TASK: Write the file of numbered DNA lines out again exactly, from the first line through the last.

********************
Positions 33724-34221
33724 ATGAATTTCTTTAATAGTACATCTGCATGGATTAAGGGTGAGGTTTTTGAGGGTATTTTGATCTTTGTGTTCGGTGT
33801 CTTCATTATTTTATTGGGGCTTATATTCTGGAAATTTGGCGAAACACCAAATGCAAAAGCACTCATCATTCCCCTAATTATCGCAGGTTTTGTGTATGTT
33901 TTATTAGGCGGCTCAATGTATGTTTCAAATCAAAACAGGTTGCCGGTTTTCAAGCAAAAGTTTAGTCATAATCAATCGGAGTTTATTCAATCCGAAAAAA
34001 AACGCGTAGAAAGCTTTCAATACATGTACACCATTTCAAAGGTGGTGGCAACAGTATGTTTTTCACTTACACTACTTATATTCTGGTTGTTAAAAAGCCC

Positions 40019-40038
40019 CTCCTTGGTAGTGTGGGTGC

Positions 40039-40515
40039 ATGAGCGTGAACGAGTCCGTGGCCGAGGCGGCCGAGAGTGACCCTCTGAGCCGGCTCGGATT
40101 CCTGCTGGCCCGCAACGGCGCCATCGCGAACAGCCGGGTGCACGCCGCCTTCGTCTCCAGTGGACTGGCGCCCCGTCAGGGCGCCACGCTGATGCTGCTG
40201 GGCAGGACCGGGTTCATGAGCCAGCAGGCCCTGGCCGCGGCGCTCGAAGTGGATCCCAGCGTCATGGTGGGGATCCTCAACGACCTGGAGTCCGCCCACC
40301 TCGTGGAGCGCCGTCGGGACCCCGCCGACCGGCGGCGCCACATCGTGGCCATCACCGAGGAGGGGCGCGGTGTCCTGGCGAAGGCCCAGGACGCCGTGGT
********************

Positions 33724-34221
33724 ATGAATTTCTTTAATAGTACATCTGCATGGATTAAGGGTGAGGTTTTTGAGGGTATTTTGATCTTTGTGTTCGGTGT
33801 CTTCATTATTTTATTGGGGCTTATATTCTGGAAATTTGGCGAAACACCAAATGCAAAAGCACTCATCATTCCCCTAATTATCGCAGGTTTTGTGTATGTT
33901 TTATTAGGCGGCTCAATGTATGTTTCAAATCAAAACAGGTTGCCGGTTTTCAAGCAAAAGTTTAGTCATAATCAATCGGAGTTTATTCAATCCGAAAAAA
34001 AACGCGTAGAAAGCTTTCAATACATGTACACCATTTCAAAGGTGGTGGCAACAGTATGTTTTTCACTTACACTACTTATATTCTGGTTGTTAAAAAGCCC

Positions 40019-40038
40019 CTCCTTGGTAGTGTGGGTGC

Positions 40039-40515
40039 ATGAGCGTGAACGAGTCCGTGGCCGAGGCGGCCGAGAGTGACCCTCTGAGCCGGCTCGGATT
40101 CCTGCTGGCCCGCAACGGCGCCATCGCGAACAGCCGGGTGCACGCCGCCTTCGTCTCCAGTGGACTGGCGCCCCGTCAGGGCGCCACGCTGATGCTGCTG
40201 GGCAGGACCGGGTTCATGAGCCAGCAGGCCCTGGCCGCGGCGCTCGAAGTGGATCCCAGCGTCATGGTGGGGATCCTCAACGACCTGGAGTCCGCCCACC
40301 TCGTGGAGCGCCGTCGGGACCCCGCCGACCGGCGGCGCCACATCGTGGCCATCACCGAGGAGGGGCGCGGTGTCCTGGCGAAGGCCCAGGACGCCGTGGT